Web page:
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Is it wrong for a working-class person to vote Conservatives (Personal Story) watch

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    (Original post by Davij038)
    I'm not a Tory but I think that's wrong.

    The problem is, the Tories and Labour have dominated british politics for a hundred years.

    Now in these two parties, factions have emerged where you have the likes of Ken Clarke and Dan Hanaan in the same party. Just like labour has people like Chucka Ummuma and Denis Skinner.

    Two party politics doesn't work when we live in a free society where informed (and uninformed) people have very different ideas of how to run a society that don't necessarily fit between a red box or a blue box.

    Rees Mogg is a corrupt first class P***k though.
    Yes, to some extent 'genuine' politics has been subsumed by the two big parties, the so-called 'internal coalitions', which actually have mainly served to keep the powerful elites of British aristocratic and monied power firmly in place, with some minor ameliorations handed out when the working class gets too threatening. In the case of Labour, this seems to be what is happening now - they are paying increased lip service to the crisis of inequality and to taxing the crushing untaxed wealth of the super-rich and the corporations (as our the Tories), but that's all it is - lip service. Balls is a right-winger, a neoliberal psuedo-Keynsian like his boss Brown was. There is no real prospect of Labour carrying forward radical policies and the purpose of Labour, as always, is to maintain the status quo whilst appearing to side with the have-nots. It's just that the crisis is so deep at the moment that the Tories are having to pretend to do that a bit as well.

    What really annoys me about Rees-Mogg (one of the many things) is the way he keeps blathering on about the marvellous people of Somerset and his esteemed constituency, in a sort of sub-ironic manner - he's really sneering at them publicly, using the joke to say "oh well, we all know that chaps like me don't really give a flying **** for our horrible constituents" and doing it in such a brazen way.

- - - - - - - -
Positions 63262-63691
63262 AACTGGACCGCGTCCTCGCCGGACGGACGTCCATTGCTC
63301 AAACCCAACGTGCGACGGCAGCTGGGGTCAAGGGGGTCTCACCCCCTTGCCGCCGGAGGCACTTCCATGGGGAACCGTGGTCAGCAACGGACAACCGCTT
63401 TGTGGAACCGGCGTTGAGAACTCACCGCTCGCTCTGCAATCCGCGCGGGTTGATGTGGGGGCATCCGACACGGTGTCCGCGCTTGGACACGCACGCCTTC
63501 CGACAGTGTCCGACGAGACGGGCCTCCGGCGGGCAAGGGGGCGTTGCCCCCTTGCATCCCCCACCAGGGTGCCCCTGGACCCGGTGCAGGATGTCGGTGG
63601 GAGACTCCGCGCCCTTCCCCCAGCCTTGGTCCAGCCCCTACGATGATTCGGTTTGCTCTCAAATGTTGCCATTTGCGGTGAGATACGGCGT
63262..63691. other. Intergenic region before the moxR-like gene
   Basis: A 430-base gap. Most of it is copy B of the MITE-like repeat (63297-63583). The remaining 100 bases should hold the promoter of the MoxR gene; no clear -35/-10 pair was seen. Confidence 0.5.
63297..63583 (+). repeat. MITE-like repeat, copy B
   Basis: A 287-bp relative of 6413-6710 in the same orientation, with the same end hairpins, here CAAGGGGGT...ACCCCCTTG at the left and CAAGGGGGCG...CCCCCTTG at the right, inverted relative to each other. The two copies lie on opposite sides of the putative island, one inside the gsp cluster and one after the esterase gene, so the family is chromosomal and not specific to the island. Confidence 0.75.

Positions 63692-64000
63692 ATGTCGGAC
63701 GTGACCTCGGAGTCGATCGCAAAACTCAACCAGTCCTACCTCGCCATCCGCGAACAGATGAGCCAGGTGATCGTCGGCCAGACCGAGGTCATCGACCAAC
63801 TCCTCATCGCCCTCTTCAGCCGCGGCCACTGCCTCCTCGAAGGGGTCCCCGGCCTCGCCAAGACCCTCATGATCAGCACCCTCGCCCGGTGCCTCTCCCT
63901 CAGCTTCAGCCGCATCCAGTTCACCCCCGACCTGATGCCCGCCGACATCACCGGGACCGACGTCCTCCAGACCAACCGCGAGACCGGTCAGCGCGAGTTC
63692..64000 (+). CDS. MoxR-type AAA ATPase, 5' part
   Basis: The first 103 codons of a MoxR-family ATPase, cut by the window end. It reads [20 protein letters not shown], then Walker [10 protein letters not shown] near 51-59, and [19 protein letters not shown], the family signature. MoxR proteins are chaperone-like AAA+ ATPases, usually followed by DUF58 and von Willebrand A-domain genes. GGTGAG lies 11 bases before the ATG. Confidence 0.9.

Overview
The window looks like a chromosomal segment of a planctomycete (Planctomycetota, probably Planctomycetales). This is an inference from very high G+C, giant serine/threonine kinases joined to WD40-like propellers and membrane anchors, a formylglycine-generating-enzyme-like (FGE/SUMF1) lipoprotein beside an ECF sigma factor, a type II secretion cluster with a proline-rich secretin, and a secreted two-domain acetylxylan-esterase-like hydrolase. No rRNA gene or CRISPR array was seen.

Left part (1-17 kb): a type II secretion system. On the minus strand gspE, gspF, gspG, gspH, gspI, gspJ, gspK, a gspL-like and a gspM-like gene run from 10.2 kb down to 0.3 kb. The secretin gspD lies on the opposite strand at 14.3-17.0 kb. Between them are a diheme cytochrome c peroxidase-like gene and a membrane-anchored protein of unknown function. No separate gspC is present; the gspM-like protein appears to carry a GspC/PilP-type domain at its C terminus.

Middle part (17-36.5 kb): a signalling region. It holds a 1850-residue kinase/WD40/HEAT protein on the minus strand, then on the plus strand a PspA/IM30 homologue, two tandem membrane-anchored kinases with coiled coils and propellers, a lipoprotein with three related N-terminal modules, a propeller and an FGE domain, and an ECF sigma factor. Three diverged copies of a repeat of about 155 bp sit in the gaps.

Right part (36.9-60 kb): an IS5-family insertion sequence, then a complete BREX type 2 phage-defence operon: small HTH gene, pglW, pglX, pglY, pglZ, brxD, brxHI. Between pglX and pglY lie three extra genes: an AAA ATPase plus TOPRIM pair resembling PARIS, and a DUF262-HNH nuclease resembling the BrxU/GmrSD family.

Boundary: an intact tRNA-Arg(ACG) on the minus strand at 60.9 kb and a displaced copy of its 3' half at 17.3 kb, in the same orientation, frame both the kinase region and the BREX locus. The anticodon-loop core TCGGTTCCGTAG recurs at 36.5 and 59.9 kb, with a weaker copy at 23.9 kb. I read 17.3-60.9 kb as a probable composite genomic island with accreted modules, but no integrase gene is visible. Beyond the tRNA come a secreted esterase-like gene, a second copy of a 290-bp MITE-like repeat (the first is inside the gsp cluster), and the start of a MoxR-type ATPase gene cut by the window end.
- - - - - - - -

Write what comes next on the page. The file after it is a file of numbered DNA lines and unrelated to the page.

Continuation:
I always think with a lot of MPs that if many of their constituents actually saw them in the House, they would never vote for them again. Sadly, very few people watch Parliament Channel. :sad:
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    (Original post by Fullofsurprises)
    Yes, to some extent 'genuine' politics has been subsumed by the two big parties, the so-called 'internal coalitions', which actually have mainly served to keep the powerful elites of British aristocratic and monied power firmly in place, with some minor ameliorations handed out when the working class gets too threatening. In the case of Labour, this seems to be what is happening now - they are paying increased lip service to the crisis of inequality and to taxing the crushing untaxed wealth of the super-rich and the corporations (as our the Tories), but that's all it is - lip service. Balls is a right-winger, a neoliberal psuedo-Keynsian like his boss Brown was. There is no real prospect of Labour carrying forward radical policies and the purpose of Labour, as always, is to maintain the status quo whilst appearing to side with the have-nots. It's just that the crisis is so deep at the moment that the Tories are having to pretend to do that a bit as well.

    What really annoys me about Rees-Mogg (one of the many things) is the way he keeps blathering on about the marvellous people of Somerset and his esteemed constituency, in a sort of sub-ironic manner - he's really sneering at them publicly, using the joke to say "oh well, we all know that chaps like me don't really give a flying **** for our horrible constituents" and doing it in such a brazen way.

    I always think with a lot of MPs that if many of their constituents actually saw them in the House, they would never vote for them again. Sadly, very few people watch Parliament Channel. :sad: